America’s Cyber Security, Insecurity

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In the last few days, we have learned of one of the most massive cyber-attacks in history, targeting hospitals across the nation. Cybercrime is a growing problem, and rapidly advancing technology to enable mobile devices, smart homes, buildings, and industries is outrunning the security needed to protect our lives, privacy, and resources. These advancements offer millions of access points for bad actors to inflict significant damage or threaten lives.

We must also take steps to ensure the safeguards we use to protect ourselves are, in fact, secure. An added risk in this field of cybersecurity is also our reliance on foreign owned companies.

Aware of this threat to America’s safety, in 2018, Congress established the Cyberspace Solarium Commission (CSC) to "develop a consensus on a strategic approach to defending the United States in cyberspace against cyber-attacks of significant consequences." The finished report was presented to the public on March 11, 2020, and Congress is in the process of turning many of the recommendations into law. Thankfully, of the 54 legislative recommendations within the report, over 20 are included in the House and Senate versions of the 2021 National Defense Authorization Act.  

Keep in mind that securing America's cyber systems requires complex collaboration between security experts in numerous industries across the private and public sectors to develop a holistic approach, not limited to vendor, product, or system, but also includes management and oversight of those that maintain systems. Currently, as pointed out by the Solarium Commission, we do not have the processes or entities in place nationally to develop comprehensive solutions.

One key finding of the Solarium Commission was to establish the position of National Cyber Director.  Indeed, both the House and Senate held hearings this month with much of the time spent debating just this provision.  The House contains the language; the Senate recommends continuing to study the problem.  While top level government organization is worth debate, critically needed is recognition and promotion of private sector leadership. 

An example of this shared responsibility lies in how many U.S. government agencies, including the military and cybersecurity companies, utilize software to search for, map out, and make sense of cyber threat intelligence.

For example, the current software platform of choice by many U.S. military and government entities used to gather and interpret cyber threat intelligence is not "Made in America."  This software was originally developed by a South African company, Paterva, and is now owned by a German private equity firm that does business as Maltego Technologies.  Yet, Maltego has been broadly identified as a hacking tool. A cursory review of publicly available resources reveals some potentially alarming concerns in connection.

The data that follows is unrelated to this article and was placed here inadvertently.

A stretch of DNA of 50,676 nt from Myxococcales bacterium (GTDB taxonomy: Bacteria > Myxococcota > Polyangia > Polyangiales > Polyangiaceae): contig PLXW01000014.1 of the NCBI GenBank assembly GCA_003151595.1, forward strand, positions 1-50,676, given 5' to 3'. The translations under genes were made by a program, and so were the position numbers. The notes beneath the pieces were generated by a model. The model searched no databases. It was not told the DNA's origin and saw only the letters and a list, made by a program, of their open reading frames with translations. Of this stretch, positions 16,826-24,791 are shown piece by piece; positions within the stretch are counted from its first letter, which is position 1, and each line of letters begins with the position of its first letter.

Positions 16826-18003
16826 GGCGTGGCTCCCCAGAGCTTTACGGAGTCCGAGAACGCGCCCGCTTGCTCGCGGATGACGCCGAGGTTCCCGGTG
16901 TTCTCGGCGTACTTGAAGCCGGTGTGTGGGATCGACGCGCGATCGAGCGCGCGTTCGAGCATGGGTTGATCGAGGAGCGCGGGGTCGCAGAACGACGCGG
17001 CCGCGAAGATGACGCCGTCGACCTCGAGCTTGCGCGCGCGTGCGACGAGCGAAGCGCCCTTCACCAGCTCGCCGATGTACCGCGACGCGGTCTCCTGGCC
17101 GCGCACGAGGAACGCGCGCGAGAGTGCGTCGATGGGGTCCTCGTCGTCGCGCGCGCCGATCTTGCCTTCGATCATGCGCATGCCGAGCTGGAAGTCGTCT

In fact, Maltego is currently used by the Department of Army Material Command Army Contracting Command, Defense Counterintelligence and Security Agency, Department of Health and Human Services, GSA, Department of Justice Federal Bureau Investigation Headquarters Division, Department of Navy Naval Sea Systems Command, United States Special Operations Command, and the Defense Counterintelligence and Security Agency. This all begs the question: why are so many critical U.S. government agencies using a foreign owned and controlled hacking tool for cyber threat intelligence gathering purposes? 

Something else to consider is that some cybersecurity systems require software to be loaded onto the client's computer and cyberinfrastructure. This creates an added layer of risk, which American government agencies and companies should consider – especially if they are foreign owned. No doubt, the appropriate Congressional committees should be more actively engaged in cyber threat intelligence collection.

Still, the Trump administration appears to have taken a hard line against foreign outsourcing by banning the import of Chinese government owned Huawei components.  Congress appears to be on the verge of acting to promote "Made in America," including domestic semiconductor manufacturing incentive grants in both the House and Senate versions of the FY21 NDAA.  However, the Department of Defense continues to provide waivers to the ban – most recently as this month.  Additionally, current legislative language does not go far enough to protect and promote American microelectronics and integration level manufacturing.

In order to maintain a cyber secure nation for the next 50 years, both public and private will need to be cooperatively engaged. This must include taking a hard line to ensure that our most important secrets and personal information are protected by domestic companies that reduce the risks associated with our online and connected digital world. We have risen to the challenge before and must again.

Gregory T. Kiley is former senior professional staff member, Senate Armed Services Committee; and U.S. Air Force Officer



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